Appellate review of claimed jury-charge error involves a two-step process. See Cortez v. State, 469 S.W.3d 593, 598 (Tex. Crim. App. 2015). See also Almanza v. State, 686 S.W.2d 157, 171 (Tex. Crim. App. 1985). A reviewing court must initially determine whether charge error occurred. Price v. State, 457 S.W.3d 437, 440 (Tex. Crim. App. 2015). If an appellate court finds charge error, the next step requires the reviewing court to analyze that error for harm. Kirsch v. State, 357 S.W.3d 645, 649 (Tex. Crim. App. 2012).

         Charge error requires reversal when a proper objection has been made and a reviewing court finds "some harm," i.e., error that is calculated to injure the rights of the defendant. Barrios v. State, 283 S.W.3d 348, 350 (Tex. Crim. App. 2009). Where, as here, the alleged error was not preserved by objection, Appellant can prevail only if she was egregiously harmed by an erroneous charge. Arteaga, 521 S.W.3d at 338. Jury charge error is egregious if it affects the very basis of the case, deprives the defendant of a valuable right, or vitally affects a defensive theory. Id. Egregious harm is a "high and difficult standard which must be borne out by the trial record." Reeves v. State, 420 S.W.3d 812, 816 (Tex. Crim. App. 2013).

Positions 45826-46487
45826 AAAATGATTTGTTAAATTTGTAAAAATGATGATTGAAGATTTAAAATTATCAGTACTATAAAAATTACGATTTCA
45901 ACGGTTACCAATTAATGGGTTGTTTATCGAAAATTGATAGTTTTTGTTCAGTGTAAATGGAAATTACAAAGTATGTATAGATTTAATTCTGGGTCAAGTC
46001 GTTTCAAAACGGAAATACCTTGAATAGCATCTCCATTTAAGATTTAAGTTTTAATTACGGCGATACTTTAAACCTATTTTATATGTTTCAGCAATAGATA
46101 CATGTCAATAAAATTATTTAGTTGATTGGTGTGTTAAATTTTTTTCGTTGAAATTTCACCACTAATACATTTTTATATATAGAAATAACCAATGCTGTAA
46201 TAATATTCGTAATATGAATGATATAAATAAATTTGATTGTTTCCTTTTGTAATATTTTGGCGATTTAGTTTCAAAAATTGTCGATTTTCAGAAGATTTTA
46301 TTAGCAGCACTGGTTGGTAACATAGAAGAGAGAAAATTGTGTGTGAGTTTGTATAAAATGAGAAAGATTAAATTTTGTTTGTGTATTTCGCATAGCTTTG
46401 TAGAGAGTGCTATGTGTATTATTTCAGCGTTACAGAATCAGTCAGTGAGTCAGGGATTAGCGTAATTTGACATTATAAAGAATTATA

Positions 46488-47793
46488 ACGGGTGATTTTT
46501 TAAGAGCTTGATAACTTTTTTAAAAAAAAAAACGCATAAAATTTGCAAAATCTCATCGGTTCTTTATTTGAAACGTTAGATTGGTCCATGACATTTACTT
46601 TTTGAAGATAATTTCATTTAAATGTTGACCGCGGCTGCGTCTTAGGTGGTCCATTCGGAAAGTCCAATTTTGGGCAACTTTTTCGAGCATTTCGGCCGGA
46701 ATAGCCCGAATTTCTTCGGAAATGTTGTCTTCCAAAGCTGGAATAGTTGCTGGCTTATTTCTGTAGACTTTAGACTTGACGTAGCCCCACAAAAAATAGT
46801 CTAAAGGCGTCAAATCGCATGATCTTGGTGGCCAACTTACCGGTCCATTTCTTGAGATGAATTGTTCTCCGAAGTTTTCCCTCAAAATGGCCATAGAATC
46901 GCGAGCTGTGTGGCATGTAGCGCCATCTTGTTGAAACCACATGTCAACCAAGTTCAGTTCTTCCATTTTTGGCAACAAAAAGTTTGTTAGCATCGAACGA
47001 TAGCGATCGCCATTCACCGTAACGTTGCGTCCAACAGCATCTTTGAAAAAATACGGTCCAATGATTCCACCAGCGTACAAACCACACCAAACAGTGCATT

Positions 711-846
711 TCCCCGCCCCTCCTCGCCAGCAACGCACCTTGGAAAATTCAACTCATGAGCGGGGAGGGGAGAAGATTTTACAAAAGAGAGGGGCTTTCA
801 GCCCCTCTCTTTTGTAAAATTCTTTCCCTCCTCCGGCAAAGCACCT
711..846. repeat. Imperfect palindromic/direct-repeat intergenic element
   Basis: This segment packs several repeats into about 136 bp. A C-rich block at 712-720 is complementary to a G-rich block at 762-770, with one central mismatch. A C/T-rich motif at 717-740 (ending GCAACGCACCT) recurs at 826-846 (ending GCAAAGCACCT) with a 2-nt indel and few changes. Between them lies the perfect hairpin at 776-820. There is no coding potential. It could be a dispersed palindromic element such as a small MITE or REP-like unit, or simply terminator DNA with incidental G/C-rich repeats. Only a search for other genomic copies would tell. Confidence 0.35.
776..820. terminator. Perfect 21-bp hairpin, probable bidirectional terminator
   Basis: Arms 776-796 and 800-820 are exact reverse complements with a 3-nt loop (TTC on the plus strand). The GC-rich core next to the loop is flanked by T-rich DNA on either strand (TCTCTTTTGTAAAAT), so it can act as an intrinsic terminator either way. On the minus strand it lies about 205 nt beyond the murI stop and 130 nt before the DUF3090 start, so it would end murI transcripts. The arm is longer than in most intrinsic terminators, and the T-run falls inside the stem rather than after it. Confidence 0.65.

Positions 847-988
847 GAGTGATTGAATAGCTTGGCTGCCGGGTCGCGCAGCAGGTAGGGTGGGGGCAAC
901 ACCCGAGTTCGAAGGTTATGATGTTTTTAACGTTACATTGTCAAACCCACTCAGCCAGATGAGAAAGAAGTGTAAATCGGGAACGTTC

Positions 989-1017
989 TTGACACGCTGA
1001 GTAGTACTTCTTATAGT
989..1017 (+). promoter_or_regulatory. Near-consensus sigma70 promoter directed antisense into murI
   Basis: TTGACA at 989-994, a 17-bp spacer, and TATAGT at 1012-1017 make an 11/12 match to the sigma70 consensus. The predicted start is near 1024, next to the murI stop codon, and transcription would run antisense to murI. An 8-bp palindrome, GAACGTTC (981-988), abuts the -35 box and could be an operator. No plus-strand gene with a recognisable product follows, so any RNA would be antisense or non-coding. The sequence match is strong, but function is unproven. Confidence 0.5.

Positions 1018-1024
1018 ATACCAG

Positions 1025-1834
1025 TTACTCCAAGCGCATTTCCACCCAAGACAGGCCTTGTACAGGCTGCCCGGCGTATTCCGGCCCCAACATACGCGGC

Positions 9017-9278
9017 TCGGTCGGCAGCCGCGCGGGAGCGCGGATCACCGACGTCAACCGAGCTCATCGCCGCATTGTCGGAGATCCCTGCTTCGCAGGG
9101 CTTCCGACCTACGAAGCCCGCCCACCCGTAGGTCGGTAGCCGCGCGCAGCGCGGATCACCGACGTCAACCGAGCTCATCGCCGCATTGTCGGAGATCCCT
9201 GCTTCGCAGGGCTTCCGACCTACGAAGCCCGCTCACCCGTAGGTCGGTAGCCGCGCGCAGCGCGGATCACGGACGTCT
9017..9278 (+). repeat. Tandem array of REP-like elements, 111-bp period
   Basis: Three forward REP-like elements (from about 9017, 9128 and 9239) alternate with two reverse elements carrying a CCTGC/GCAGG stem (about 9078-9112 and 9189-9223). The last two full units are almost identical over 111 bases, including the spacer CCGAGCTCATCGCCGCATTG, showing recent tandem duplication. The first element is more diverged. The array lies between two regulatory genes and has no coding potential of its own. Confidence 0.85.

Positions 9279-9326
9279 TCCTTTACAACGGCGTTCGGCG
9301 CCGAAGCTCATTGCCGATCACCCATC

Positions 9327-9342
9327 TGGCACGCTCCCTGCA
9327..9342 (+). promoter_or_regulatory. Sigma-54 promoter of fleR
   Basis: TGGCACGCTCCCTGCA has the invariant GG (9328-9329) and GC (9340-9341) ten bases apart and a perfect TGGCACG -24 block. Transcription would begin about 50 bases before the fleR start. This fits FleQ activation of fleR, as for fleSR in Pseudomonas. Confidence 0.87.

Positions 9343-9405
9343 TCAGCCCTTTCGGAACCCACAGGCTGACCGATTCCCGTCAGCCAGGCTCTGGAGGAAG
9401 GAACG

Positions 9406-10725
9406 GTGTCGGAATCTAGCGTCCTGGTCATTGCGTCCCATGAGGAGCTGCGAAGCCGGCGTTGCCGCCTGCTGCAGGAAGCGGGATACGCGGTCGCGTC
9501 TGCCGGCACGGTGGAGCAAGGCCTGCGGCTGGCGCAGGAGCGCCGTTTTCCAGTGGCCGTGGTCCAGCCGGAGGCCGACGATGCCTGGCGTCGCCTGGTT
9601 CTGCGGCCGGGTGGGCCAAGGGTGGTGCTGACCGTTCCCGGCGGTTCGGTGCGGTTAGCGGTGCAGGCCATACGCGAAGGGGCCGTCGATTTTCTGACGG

When reviewing harm resulting from charge error, an appellate court must determine harm in light of (1) the jury instructions, (2) the state of the evidence, (3) the arguments of counsel, and (4) any other relevant information revealed by the record of the trial as a whole. See Anaya v. State, 381 S.W.3d 660, 665 (Tex. App.-Amarillo 2012, pet. ref'd) (citing Almanza, 686 S.W.2d at 174). Also, there is no burden of proof or persuasion in a harm analysis conducted under Almanza. See Anaya, 381 S.W.3d at 665.

         Applicable Law-Elements of the Offense and Statutory Definitions (1) Felony Murder

         According to the relevant theory of the State's case, the prosecution was required to establish the following elements:

(1) the death of an individual;
(2) caused by an act;
(3) that was clearly dangerous to human life;
(4) committed in the course of and in furtherance of reckless or criminally negligent injury to a child or reckless or criminally negligent child endangerment.

See Tex. Penal Code Ann. § 19.02(b)(3).

         (2) Injury to a Child

         As to the underlying felony offense of reckless or criminally negligent injury to a child, the prosecution was required ...